On the piano subforum we've got the hardcores always saying things like grands under 6 feet are unacceptable, the sound is so small, it makes one wonder if the heart of the matter is they've got more severe hearing damage than the rest of us. grin

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Originally Posted by U3piano
I see it this way:

The nv5 is basically a K-200 atx3 without strings, but with speakers.
The K-200 atx3 is basically a nv5 without speakers, but with strings.

So one has got strings, the other one has got speakers. Considering the similar pricing I would take the K-200 without any hestitation, just add a couple of speakers.

Many moons ago, just when a certain virus struck me, unfortunately rather serious, I was in the closing negotiations for a K-600 Aures:

Top upright with top action, loooong strings, more than just one speaker (transducer), the MP11SE as its core digital ingredient and thereby able to use vsts. Imagine playing real acoustic 52" with soundboard and strings equivalent to an 172 piano --- but combined with VSL CFX (or D4) projected by its soundboard speakers/transducers!!!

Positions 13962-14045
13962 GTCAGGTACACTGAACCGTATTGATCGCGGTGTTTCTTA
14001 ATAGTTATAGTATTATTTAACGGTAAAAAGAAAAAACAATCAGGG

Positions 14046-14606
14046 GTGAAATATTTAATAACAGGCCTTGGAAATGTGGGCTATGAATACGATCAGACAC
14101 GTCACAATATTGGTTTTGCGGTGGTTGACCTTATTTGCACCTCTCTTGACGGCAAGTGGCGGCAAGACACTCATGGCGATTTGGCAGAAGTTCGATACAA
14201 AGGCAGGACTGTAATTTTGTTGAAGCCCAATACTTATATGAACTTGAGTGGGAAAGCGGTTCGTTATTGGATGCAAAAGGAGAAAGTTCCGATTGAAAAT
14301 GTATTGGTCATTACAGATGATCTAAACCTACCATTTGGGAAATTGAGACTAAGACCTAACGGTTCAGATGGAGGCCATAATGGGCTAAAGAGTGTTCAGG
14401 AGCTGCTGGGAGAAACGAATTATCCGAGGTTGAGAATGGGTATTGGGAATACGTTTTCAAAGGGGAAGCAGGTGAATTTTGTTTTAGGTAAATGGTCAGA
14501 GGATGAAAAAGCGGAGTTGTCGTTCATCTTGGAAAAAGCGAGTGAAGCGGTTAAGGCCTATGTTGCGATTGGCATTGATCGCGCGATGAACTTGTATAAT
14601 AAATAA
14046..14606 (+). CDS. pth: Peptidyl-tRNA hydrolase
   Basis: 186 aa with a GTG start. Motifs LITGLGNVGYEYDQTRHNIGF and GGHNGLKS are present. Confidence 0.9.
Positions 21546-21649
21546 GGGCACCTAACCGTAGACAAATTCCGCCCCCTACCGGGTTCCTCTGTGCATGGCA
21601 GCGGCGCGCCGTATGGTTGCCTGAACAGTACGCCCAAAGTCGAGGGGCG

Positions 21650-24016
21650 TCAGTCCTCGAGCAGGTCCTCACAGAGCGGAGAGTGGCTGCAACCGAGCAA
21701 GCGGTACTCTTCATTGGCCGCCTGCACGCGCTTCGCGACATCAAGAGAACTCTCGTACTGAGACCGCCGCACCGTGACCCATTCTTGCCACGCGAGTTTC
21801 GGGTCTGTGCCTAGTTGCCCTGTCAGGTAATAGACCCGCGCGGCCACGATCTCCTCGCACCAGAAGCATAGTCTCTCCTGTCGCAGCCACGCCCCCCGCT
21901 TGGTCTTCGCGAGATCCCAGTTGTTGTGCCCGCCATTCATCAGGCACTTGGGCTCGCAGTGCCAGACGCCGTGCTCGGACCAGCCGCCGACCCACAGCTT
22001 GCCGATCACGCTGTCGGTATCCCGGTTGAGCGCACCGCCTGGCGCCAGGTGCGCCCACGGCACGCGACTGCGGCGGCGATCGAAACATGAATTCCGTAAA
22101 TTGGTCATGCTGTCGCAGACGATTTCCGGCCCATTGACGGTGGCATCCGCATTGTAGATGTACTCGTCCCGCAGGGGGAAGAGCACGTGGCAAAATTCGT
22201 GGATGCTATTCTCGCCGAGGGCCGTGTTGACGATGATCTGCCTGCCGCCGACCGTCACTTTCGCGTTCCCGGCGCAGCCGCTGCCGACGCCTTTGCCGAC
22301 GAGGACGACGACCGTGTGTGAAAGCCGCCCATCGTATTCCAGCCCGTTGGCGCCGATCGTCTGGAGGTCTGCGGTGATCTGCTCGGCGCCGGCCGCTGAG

Only problem was the non ability to play Rach!! The K-600 was not fitable with a sostenuto pedal , not with the acoustic, not using the digital of the MP11SE part!

A negotiation with their european hq about a modified version was unfortunately interrupted by this nasty little virus.

I might have closed for €13k, but thats history now ....

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Originally Posted by EinLudov
On the piano subforum we've got the hardcores always saying things like grands under 6 feet are unacceptable, the sound is so small, it makes one wonder if the heart of the matter is they've got more severe hearing damage than the rest of us. grin